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The New Zealand Railways Magazine, Volume 2, Issue 9 (January 1, 1928)



The nitrogen in coal is very small and plays no part in combustion; it passes up the smoke stack when the coal is burnt carrying with it some heat.

Of great importance is the large volume of nitrogen which has to pass through the fire-box in the air required to burn the coal. This will be understood when you remember that to burn 1lb of coal requires 12 lbs of air of which 9 lbs is nitrogen.

Fig. 2

Fig. 2

This nitrogen does not itself burn, but it reduces the rate of combustion and having to be heated up with the other gases in the firebox it absorbs a lot of heat in doing it, and of course this is waste.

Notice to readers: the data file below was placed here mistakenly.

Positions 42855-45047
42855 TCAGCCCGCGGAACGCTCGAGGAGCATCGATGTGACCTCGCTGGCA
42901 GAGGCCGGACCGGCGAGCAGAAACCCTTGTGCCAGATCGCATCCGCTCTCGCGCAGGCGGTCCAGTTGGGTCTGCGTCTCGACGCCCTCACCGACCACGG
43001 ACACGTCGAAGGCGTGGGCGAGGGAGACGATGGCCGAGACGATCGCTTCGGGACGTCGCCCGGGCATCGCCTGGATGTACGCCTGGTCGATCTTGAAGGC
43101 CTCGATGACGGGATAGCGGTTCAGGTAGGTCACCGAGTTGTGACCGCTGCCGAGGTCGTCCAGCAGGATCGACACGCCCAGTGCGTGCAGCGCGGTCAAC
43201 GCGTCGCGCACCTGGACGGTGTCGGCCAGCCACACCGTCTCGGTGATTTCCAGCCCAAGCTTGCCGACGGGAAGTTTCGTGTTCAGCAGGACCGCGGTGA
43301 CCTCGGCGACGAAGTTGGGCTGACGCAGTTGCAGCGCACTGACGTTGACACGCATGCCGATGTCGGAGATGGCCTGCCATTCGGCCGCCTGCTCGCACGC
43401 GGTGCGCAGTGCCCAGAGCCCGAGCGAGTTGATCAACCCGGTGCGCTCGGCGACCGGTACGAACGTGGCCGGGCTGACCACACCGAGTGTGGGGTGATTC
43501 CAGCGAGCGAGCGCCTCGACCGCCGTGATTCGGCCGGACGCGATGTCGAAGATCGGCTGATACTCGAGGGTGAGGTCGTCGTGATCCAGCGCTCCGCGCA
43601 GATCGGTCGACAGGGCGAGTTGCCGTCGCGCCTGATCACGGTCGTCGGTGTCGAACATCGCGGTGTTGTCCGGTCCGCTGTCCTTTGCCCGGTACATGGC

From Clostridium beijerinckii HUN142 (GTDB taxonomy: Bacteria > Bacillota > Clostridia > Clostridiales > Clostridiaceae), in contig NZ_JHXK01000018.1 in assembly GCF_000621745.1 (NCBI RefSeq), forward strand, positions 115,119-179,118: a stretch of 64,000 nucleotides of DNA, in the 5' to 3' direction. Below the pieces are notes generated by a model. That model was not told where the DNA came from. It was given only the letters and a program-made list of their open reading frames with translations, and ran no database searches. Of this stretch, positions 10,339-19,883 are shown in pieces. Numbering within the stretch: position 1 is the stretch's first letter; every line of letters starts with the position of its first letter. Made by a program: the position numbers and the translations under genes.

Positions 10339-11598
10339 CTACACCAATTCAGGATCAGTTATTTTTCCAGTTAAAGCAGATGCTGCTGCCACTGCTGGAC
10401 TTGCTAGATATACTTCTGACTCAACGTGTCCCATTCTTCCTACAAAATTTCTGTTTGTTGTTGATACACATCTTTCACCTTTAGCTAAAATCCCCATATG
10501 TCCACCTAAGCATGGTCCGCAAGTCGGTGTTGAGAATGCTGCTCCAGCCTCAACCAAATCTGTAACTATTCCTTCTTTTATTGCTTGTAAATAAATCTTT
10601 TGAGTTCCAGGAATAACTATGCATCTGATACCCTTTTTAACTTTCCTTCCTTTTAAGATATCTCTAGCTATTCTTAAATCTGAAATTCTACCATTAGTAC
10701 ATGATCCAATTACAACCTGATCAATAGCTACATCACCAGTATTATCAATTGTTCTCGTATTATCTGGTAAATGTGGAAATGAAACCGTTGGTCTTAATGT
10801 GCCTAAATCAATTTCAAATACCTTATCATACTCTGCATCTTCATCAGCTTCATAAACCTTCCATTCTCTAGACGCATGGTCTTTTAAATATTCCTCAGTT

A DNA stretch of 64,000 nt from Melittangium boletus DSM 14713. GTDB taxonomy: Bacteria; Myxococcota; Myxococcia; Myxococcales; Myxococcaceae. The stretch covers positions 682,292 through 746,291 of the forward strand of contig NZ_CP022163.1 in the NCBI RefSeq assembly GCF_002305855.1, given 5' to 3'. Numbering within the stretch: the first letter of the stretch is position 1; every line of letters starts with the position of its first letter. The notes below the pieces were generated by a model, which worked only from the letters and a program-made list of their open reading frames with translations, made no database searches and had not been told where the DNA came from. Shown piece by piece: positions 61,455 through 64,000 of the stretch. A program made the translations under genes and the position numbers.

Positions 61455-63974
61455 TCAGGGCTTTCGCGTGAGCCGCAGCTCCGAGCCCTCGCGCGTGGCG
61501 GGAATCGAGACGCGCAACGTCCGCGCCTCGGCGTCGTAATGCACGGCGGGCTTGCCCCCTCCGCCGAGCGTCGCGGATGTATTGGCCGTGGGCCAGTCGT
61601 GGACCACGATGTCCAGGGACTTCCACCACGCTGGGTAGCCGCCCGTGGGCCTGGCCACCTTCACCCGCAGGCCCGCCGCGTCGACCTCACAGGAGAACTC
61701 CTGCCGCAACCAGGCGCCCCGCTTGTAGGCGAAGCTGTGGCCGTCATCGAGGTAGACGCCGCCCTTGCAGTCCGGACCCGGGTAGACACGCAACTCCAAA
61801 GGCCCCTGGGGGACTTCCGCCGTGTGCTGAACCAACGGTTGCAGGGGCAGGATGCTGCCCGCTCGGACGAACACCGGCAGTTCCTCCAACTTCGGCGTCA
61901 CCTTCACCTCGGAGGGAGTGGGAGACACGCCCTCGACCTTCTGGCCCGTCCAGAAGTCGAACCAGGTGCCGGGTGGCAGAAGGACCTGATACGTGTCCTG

The temperature at which the gases leave the smoke stack is often over 800 deg. F. and to heat 9lbs of nitrogen to this temperature will take about 1–9th of a lb of coal.

You will see then how necessary it is that only the amount of air required for burning the fuel is allowed to pass through the firehole and damper doors owing to the loss arising from the heat carried away by any superfluous air which may be drawn in.